This isn’t exactly my take on “Stealing Paradise“, the recently-released Al Jazeera documentary that everyone in the Maldives is talking about. At this point I’m not exactly sure what to make of it, although I will say that I felt kind of violated after watching it (and I’m not even in the country). The optimist in me is hoping that some good will come out of it, and the misanthrope/sadist in me is hoping that the good will only come after a period of violence and bloodshed (yes, I’m evil like that).
In this post, I will focus on one aspect of the web of corruption that the documentary talks about, which is that of selling out the country. This has been going on for a while now. I kind of knew about it, but not in great detail. The documentary really shed some light on just how bad things are.
Basically, what’s been happening is that corrupt politicians have been selling off islands (and even lagoons) to resort developers willy-nilly, with pretty much none of the money benefiting us plebs.
While this, by itself, is cause for outrage, what’s worse is that these corrupt politicians are bad at being corrupt.
A Lesson in Corruption
If the first rule of money is “never use your own”, the second rule is “you can never have enough”. It is this second rule which the corrupt politicians have broken.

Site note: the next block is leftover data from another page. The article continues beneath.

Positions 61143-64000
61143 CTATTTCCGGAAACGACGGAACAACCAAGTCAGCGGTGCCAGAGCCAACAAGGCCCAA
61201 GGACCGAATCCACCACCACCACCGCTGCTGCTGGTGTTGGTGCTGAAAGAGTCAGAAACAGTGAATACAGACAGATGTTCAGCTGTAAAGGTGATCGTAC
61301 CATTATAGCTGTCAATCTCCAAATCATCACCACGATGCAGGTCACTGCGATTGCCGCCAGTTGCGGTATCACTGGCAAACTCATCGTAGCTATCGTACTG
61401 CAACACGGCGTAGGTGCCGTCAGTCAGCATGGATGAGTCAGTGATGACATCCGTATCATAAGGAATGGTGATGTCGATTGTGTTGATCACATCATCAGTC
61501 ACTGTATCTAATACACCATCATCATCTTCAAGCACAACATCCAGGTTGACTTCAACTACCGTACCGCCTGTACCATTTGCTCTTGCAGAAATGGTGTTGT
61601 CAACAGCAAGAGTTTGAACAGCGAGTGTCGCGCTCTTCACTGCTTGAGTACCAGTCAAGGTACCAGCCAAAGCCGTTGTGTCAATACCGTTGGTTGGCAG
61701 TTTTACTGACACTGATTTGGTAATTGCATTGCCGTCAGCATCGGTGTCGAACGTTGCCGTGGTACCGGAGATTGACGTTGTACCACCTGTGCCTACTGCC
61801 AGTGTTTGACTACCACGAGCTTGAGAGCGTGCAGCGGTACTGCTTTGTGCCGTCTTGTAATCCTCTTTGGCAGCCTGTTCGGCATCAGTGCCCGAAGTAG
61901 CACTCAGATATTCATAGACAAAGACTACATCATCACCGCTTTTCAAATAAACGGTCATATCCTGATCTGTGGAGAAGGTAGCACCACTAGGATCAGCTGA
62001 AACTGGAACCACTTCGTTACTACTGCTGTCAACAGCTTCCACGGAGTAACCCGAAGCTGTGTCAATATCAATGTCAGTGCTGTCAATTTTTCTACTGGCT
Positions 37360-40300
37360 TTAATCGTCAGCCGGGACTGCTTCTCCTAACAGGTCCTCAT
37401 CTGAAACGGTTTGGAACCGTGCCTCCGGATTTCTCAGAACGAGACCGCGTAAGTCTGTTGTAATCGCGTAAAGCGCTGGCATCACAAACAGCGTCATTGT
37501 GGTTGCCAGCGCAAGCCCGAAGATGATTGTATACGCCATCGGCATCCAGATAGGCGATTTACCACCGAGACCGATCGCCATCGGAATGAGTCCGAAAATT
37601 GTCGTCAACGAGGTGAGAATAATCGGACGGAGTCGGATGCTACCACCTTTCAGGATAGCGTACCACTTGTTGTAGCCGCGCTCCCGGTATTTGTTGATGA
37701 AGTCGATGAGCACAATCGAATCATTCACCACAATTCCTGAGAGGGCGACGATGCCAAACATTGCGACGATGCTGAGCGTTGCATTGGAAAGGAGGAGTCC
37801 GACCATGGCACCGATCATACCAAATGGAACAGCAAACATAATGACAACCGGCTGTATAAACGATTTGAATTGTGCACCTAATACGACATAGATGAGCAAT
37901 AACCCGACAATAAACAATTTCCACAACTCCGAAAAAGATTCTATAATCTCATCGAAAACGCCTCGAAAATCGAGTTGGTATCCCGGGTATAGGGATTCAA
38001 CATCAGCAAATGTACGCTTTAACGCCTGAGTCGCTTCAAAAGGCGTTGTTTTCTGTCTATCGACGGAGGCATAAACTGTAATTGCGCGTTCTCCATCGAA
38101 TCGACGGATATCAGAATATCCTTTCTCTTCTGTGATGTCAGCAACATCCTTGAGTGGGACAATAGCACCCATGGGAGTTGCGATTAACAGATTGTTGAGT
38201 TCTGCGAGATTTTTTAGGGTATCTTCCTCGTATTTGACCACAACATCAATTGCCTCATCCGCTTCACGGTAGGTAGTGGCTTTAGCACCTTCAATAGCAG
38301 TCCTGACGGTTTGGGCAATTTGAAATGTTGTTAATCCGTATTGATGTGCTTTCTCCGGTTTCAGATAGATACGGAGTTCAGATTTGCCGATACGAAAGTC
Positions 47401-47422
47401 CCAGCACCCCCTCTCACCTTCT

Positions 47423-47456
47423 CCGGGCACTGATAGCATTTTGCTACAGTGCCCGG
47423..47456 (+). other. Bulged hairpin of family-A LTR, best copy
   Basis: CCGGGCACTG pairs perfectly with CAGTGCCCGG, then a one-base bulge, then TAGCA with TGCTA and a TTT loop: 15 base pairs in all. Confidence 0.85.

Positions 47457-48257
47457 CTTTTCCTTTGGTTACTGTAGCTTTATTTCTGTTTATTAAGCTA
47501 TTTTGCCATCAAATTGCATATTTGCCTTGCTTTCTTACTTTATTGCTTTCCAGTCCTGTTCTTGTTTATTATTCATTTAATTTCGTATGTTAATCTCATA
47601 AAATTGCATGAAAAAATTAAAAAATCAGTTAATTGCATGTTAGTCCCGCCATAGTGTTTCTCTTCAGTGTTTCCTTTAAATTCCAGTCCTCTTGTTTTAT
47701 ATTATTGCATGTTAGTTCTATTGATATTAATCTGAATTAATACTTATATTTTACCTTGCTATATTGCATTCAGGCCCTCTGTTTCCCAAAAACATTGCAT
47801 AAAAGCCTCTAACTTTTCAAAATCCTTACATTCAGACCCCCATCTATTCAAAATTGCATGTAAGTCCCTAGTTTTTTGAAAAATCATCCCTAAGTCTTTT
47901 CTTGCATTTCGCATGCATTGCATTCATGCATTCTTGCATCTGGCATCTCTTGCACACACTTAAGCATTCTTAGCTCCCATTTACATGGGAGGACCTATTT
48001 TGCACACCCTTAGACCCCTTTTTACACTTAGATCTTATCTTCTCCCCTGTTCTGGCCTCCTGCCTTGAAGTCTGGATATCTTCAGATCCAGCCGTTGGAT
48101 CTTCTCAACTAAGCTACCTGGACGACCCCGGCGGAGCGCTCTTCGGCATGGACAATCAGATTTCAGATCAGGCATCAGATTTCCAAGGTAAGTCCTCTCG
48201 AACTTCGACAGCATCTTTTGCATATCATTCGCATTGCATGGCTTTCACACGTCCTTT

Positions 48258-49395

The documentary specifically mentions the island of Maagau, which they say could easily fetch $10 million, if they had gone through a proper bidding process. However, the government only got around $2.5 million.
I’m going to use a metaphor now.
The Maldivian islands are prostitutes. Anyone who makes money by selling the islands’ beauty (be they a corrupt politician or a resort owner) is a pimp. Tourists are the clients (but they’re not important right now).
What the boss pimps are doing is giving away their best working girls (the virgins – everyone knows how valuable they are) to other foreign pimps at criminally low prices. Anyone with a basic understanding of anything should see why this is so stupid (and keep in mind the second rule of money).
Back to the case of Maagau. What they should have done is go through the proper legal bidding process, possibly artificially raise the price a bit (everyone does it; and this is a high end lady we’re talking about here, not some trashy $2 ho), and THEN siphon off the money.
The boss pimps can take their share, the banker pimps can take their share, the industry pimps can take their share, the gang pimps can take their share, and there will still be enough money left to improve the plebs’ standard of living.
Maldives is a small country. If we’re going to be corrupt, we should be corrupt together. There are other countries which do it really well.
In All Seriousness…
Jokes aside (and if it wasn’t obvious, I wasn’t being serious), things are bad. I’m not sure whether I should give up all hope now or wait a little bit longer.